Puppet - Manifest Files


In Puppet, all the programs which are written using Ruby programming language and saved with an extension of .pp are called manifests. In general terms, all Puppet programs which are built with an intension of creating or managing any target host machine is called a manifest. All the programs written in Puppet follow Puppet coding style.

The core of Puppet is the way resources are declared and how these resources are representing their state. In any manifest, the user can have a collection of different kind of resources which are grouped together using class and definition.

In some cases, Puppet manifest can even have a conditional statement in order to achieve a desired state. However, ultimately it all comes down to make sure that all the resources are defined and used in the right way and the defined manifest when applied after getting converted to a catalog is capable of performing the task for which it was designed.

Manifest File Workflow

Puppet manifest consists of the following components −

  • Files (these are plain files where Puppet has nothing to do with them, just to pick them up and place them in the target location)

  • Resources

  • Templates (these can be used to construct configuration files on the node).

  • Nodes (all the definition related to a client node is defined here)

  • Classes

Points to Note

  • In Puppet, all manifest files use Ruby as their encoding language and get saved with .pp extension.

  • "Import" statement in many manifest are used for loading files when Puppet starts.

  • In order to import all files contained in a directory, you can use the import statement in another way like import 'clients/*'. This will import all .pp files inside that directory.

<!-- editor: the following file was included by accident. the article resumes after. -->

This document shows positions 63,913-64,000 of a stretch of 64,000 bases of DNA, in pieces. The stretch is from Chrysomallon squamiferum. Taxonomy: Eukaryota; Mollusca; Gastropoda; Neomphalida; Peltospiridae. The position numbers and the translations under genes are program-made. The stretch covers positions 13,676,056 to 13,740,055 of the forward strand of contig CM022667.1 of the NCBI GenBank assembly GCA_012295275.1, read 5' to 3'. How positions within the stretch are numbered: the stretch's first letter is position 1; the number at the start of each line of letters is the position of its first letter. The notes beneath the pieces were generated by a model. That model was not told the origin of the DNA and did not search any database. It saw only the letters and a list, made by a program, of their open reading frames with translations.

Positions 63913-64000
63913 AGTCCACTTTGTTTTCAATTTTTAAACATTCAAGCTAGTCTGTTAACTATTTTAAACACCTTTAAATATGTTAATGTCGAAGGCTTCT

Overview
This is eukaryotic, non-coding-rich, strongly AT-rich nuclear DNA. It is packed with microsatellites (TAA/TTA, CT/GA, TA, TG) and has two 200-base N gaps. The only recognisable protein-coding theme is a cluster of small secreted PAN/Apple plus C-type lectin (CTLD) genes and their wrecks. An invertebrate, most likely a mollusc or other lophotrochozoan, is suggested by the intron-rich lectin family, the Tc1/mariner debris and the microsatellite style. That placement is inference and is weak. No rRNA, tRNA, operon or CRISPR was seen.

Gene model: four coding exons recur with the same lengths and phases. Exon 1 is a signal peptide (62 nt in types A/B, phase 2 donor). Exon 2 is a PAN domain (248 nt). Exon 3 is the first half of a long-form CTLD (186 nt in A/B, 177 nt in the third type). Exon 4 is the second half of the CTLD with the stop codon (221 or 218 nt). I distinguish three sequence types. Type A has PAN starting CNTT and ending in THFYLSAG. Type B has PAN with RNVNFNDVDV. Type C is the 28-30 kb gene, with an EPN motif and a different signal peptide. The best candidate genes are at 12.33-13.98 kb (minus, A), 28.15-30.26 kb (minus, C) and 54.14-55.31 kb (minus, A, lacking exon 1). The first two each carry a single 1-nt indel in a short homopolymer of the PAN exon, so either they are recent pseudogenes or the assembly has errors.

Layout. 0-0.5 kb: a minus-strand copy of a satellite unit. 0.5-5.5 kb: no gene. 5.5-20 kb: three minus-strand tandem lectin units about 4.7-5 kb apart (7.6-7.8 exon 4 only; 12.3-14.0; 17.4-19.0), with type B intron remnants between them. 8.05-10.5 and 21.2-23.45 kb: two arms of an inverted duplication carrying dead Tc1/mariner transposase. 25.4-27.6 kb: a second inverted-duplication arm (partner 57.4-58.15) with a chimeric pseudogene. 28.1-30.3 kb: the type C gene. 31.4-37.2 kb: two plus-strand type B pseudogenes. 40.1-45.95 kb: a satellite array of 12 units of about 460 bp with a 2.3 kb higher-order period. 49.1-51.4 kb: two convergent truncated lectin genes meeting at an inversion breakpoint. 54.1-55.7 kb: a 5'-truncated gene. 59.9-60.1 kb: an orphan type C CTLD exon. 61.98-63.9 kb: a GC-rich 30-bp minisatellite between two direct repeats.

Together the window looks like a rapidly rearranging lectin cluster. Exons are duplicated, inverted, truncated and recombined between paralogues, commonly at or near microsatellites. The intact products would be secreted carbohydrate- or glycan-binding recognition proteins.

Writing Manifests

Working with Variables

While writing a manifest, the user can define a new variable or use an existing variable at any point in a manifest. Puppet supports different kind of variables but few of them are frequently used such as strings and array of string. Apart from them, other formats are also supported.

String Variable Example

$package = "vim"  

package {  $package: 
   ensure => "installed" 

Using Loops

Loops are used when one wishes to go through multiple iterations on a same set of code till a defined condition is met. They are also used to do repetitive tasks with different set of values. Creating 10 tasks for 10 different things. One can create a single task and use a loop to repeat the task with different packages one wants to install.

Most commonly an array is used to repeat a test with different values.

$packages = ['vim', 'git', 'curl']  

package { $packages: 
   ensure => "installed" 

Using Conditionals

Puppet supports most of the conditional structure which can be found in traditional programming languages. Condition can be used to dynamically define whether to perform a particular task or a set of code should get executed. Like if/else and case statements. Additionally, conditions like execute will also support attributes that works like condition, but only accepts a command output as a condition.

if $OperatingSystem != 'Linux' { 
   warning('This manifest is not supported on this other OS apart from linux.') 
} else { 
   notify { 'the OS is Linux. We are good to go!': } }